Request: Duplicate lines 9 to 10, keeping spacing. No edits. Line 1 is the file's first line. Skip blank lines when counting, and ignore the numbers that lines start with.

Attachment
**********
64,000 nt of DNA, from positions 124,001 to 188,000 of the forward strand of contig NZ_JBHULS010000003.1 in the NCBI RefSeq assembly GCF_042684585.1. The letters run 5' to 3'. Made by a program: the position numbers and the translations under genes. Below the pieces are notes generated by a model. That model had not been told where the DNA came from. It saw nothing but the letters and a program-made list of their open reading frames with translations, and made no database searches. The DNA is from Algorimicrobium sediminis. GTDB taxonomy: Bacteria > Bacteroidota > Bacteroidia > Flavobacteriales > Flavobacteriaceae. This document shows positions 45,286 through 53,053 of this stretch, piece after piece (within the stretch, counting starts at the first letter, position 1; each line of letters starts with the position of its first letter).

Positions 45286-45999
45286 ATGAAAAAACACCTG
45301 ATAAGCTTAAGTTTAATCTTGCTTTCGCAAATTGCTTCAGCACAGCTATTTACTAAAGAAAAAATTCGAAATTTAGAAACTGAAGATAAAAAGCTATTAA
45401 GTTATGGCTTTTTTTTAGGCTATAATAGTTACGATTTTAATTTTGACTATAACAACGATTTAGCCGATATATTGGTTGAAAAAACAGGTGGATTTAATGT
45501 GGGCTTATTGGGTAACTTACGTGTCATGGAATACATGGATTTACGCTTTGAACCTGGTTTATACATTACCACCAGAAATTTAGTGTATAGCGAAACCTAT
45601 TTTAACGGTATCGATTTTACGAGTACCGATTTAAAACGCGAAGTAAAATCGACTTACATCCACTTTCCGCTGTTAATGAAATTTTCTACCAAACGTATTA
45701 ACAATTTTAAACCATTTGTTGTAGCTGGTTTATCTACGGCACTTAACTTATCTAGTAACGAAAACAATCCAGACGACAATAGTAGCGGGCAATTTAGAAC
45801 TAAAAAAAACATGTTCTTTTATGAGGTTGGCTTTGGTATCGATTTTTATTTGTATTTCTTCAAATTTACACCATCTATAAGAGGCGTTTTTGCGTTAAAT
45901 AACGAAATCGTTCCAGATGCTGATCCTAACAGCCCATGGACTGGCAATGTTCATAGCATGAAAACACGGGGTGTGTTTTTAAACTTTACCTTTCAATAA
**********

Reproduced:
45801 TAAAAAAAACATGTTCTTTTATGAGGTTGGCTTTGGTATCGATTTTTATTTGTATTTCTTCAAATTTACACCATCTATAAGAGGCGTTTTTGCGTTAAAT
45901 AACGAAATCGTTCCAGATGCTGATCCTAACAGCCCATGGACTGGCAATGTTCATAGCATGAAAACACGGGGTGTGTTTTTAAACTTTACCTTTCAATAA